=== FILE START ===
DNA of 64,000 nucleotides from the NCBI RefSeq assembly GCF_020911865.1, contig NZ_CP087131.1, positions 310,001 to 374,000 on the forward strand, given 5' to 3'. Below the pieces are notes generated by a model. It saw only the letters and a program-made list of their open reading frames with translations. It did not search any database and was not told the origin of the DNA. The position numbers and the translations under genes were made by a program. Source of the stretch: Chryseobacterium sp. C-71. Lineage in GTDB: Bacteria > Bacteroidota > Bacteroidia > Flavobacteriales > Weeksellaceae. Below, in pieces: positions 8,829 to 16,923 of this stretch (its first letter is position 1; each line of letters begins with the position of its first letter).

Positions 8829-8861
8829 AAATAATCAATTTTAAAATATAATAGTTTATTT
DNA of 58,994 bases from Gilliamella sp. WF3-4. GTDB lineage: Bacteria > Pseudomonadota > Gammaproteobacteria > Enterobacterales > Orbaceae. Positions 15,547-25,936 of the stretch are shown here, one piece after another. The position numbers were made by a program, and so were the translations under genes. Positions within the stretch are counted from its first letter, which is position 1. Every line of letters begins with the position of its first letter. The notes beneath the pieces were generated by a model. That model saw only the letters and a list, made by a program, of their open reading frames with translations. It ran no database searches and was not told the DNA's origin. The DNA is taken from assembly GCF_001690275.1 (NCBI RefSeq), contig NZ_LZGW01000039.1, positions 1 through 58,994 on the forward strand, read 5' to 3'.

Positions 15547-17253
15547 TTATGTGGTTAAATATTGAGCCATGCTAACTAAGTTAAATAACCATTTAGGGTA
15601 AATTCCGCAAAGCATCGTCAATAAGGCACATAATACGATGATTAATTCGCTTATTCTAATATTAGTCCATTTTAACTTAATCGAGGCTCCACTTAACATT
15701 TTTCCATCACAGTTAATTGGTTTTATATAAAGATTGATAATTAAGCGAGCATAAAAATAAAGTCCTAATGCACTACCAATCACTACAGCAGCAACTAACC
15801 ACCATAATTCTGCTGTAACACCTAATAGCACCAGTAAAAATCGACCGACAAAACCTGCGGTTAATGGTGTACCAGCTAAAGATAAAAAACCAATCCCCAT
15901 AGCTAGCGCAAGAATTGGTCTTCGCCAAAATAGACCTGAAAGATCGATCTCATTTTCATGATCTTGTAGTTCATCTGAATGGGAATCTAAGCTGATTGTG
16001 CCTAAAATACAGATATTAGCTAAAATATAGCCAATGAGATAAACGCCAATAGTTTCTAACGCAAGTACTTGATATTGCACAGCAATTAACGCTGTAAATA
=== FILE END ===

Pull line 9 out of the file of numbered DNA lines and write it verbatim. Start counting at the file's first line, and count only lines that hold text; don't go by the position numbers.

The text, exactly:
15801 ACCATAATTCTGCTGTAACACCTAATAGCACCAGTAAAAATCGACCGACAAAACCTGCGGTTAATGGTGTACCAGCTAAAGATAAAAAACCAATCCCCAT